“At the end of the day, these costs come back to consumers in the form of higher prices,” says Kirthi Kalyanam, executive director of the Retail Management Institute at Santa Clara University.
For customers, package theft is more than an annoyance
Online shopping is all about ease. As Amanda Mull writes in the Atlantic, in its ideal form, it “glides placidly along, setting off only the gentlest of ripples in your attention.” So big retailers do a fairly good job of making customers whole for items that get reported as stolen. They tend to take your word for it, but there’s no guarantee that it’ll stay this way, particularly because as long as online shopping keeps growing, we’re pretty much guaranteed to notice more package theft around us.
Even with customer-friendly policies, missing packages are a headache for consumers, too. Having an expensive video game console disappear at the holidays before someone has even had a chance to wrap it is stressful enough to make a consumer wish they’d just gone to the store. And getting a refund is a soothing mechanism in the aftermath of theft, not a prevention method.
What’s more, these policies are totally at the discretion of retailers, and pro-consumer only up to a certain point: Customers who report too many stolen packages over a certain period may be dinged, even banned.
The ping-ponging of blame between retailers and shippers can leave consumers feeling as though they’re chasing their tails. Daniel Wroclawski, a writer at Consumer Reports, which publishes detailed product reviews and advocates for pro-consumer policies, told Vox that he believes it may be time for legislation protecting consumers from package theft. According to a Consumer Reports 2021 consumer survey, only 9 percent of people who experienced package theft reported it to the police. Most surprisingly, 10 percent said they simply reordered the item without notifying the retailer, shipping company, or anyone else, choosing to pay for the item twice. “It just shows it’s more trouble than it’s worth in some cases to go through getting it refunded or replaced,” says Wroclawski. “That is very anti-consumer.”
If a cost-benefit analysis tells companies it’s worth being nice to customers, then companies will keep being nice. We may already be rubbing up against the limits of that calculus, however. “Home delivery is really expensive,” says Kalyanam. Especially in retail categories where returns are high — like apparel — home delivery is a “really bad deal” for companies, he said. Retailers could become less inclined to refund or replace items as package theft rates climb.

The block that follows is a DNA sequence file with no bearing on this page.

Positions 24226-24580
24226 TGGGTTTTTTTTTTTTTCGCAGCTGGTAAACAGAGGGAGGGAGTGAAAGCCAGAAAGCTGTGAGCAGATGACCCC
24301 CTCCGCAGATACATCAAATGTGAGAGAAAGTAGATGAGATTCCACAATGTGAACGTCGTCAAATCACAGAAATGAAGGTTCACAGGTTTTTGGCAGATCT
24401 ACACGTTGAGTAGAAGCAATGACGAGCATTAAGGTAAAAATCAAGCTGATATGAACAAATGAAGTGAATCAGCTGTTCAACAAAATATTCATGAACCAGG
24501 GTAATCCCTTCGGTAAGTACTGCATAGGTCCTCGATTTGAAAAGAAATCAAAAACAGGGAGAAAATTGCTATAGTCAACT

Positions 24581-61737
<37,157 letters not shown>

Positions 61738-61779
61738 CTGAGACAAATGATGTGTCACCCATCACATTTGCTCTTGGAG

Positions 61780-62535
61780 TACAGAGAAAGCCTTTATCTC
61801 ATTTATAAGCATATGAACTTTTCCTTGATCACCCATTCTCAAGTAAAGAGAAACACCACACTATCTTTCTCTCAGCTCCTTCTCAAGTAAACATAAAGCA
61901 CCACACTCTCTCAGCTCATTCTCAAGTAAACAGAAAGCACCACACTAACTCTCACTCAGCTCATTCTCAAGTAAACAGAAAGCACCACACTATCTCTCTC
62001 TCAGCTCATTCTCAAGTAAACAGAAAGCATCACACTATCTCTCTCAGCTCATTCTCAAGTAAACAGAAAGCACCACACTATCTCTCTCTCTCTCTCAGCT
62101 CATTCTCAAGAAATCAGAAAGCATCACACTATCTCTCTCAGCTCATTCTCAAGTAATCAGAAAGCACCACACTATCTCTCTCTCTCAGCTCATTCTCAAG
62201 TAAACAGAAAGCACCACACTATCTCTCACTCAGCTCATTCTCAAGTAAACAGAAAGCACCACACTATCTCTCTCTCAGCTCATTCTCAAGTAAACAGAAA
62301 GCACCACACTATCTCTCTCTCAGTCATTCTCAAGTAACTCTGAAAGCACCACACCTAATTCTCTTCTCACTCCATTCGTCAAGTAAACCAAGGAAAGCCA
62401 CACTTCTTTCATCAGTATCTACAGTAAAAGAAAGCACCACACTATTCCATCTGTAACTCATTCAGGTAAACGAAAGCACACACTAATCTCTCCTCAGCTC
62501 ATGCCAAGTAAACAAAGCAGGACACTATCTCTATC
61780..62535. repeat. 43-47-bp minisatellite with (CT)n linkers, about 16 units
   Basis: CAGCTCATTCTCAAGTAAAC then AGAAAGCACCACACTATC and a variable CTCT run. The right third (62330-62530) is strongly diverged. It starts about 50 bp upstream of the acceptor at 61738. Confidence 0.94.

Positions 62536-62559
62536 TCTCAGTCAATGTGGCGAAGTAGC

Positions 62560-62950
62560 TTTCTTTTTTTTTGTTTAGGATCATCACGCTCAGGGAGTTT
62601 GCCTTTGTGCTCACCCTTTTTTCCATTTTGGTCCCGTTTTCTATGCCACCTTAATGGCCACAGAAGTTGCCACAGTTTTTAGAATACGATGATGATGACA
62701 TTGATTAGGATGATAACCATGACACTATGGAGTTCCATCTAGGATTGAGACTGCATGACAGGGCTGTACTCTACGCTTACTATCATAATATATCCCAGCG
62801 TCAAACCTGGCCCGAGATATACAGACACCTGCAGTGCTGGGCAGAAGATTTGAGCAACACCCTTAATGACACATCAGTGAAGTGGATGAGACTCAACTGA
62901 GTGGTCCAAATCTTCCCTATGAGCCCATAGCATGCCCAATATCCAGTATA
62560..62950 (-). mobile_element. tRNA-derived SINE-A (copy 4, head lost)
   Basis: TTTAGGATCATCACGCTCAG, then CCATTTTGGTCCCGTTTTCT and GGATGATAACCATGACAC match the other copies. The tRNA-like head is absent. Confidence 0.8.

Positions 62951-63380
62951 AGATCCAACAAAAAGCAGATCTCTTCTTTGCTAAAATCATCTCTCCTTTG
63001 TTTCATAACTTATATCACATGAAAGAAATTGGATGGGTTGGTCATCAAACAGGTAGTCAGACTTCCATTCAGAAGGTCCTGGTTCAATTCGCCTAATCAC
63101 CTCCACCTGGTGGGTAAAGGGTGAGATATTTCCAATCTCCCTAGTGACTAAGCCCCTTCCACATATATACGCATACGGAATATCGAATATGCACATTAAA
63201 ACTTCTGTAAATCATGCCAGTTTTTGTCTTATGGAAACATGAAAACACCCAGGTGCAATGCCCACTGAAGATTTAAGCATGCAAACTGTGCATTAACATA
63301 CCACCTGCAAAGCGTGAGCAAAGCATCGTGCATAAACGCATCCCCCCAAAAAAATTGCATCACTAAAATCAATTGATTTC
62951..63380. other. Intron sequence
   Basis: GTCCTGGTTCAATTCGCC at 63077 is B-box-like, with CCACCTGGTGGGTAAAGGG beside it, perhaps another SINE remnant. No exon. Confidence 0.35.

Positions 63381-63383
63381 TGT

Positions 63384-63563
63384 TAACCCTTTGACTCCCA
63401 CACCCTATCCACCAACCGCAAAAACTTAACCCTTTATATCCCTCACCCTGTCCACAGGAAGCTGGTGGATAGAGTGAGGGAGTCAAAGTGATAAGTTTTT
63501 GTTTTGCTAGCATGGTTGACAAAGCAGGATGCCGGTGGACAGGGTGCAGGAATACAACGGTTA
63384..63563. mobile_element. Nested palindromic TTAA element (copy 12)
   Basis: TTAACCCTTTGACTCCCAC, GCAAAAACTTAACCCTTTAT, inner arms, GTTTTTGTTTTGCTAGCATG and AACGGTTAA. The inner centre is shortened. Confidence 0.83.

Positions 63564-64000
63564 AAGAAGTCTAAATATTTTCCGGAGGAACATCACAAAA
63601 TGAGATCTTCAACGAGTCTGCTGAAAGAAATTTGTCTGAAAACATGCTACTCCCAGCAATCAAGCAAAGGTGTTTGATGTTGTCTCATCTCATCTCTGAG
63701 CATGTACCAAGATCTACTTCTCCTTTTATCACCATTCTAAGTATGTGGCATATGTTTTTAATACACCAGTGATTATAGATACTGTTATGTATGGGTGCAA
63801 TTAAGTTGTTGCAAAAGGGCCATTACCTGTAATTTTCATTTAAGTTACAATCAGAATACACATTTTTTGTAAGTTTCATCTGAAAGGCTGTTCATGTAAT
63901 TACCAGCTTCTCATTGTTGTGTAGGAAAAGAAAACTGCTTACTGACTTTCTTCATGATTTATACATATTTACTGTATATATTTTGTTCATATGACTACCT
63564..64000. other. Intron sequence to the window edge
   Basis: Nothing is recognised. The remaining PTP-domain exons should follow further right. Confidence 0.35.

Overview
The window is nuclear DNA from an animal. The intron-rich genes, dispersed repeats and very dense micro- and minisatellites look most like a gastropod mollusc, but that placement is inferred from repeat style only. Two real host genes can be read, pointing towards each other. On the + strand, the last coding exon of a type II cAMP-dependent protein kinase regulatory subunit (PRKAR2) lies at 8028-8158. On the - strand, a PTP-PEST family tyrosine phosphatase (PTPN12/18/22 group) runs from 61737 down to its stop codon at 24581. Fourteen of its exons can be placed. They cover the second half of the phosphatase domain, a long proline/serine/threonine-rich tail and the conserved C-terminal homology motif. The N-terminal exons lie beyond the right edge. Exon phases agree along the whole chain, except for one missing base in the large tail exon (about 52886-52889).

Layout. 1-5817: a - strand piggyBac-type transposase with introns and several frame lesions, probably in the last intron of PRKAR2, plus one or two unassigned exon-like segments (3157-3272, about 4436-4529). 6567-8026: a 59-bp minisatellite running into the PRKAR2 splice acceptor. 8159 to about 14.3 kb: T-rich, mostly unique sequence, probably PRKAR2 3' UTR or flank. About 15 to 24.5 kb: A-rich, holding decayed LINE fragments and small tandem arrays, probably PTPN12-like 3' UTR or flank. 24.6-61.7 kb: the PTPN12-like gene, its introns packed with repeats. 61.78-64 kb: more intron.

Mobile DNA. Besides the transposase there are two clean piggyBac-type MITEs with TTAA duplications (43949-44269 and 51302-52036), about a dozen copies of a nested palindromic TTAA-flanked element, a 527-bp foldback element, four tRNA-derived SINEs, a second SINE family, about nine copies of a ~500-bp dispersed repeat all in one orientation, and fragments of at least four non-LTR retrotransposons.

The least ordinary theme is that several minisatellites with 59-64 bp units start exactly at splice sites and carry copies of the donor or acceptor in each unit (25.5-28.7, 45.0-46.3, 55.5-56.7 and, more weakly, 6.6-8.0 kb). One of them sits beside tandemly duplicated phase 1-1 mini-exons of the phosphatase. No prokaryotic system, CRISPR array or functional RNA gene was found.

In the absence of better solutions, consumers often take it upon themselves to allay their porch piracy anxieties. The C+R report noted that half of respondents said they intentionally stay home on days when they know they’ll get a delivery. They spend extra money to protect their purchases, investing in security cameras or parcel lockboxes or shipping insurance.
The problem has spurred a thriving secondary market for parcel security. Parcel storage containers placed outside homes are one popular option, but they can range from a few hundred dollars to over a thousand. “We’ve definitely had an increase in our business over the last couple of years,” says Liz Picarazzi, founder and CEO of Citibin, which manufactures outdoor storage boxes for trash and for packages. Demand for secure bins soared in the first year of the pandemic.
Wroclawski of Consumer Reports notes that there are some limits to storage boxes: In his experience, most delivery people, tasked with handling a huge load of packages, didn’t use them. “I think probably because they just have so many deliveries to do — time is money, and they gotta hustle,” he tells Vox.
There are also package-receiving services like Stowfly, a startup allowing people to have their items delivered to a secure location, often a local business, for a few dollars per package. “Customer angst was building,” says Sid Khattri, the company’s CEO. The company currently has around 150 delivery locations available, primarily in New York but also in Los Angeles, San Francisco, and Seattle.
One of the long-term ways package theft might be addressed is by building homes tailored to prevent it, Kalyanam tells Vox. In the future, single-family homes could be designed so that porches have built-in storage space for parcels, rather than just mailboxes, or a residential community might have a central location where packages can be delivered and kept safe. Newer apartments in many cities already offer package storage areas as an attractive building amenity.
The existence of such innovations shows that, like so many other modern comforts, from Seamless to Uber to Airbnb to Netflix, online shopping is now reaching a crossroads, as some realize it’s not the panacea of carefree consumption that they wanted it to be. Customers are more likely to use services like package insurance and minute-by-minute delivery updates by text, and shippers now use the industry standard of providing a photo of a package on your doormat — but the package theft gripes continue.
“It’s the case with every industry — first you focus on growth, growth, growth,” says Khattri. E-commerce is now too big for retailers to keep eating the high cost of shipping indefinitely — the package thefts, redelivery attempts, all of it. That’s a problem for retailers, shippers, governments, and consumers. At a certain point, the weight of so many packages may crush us all.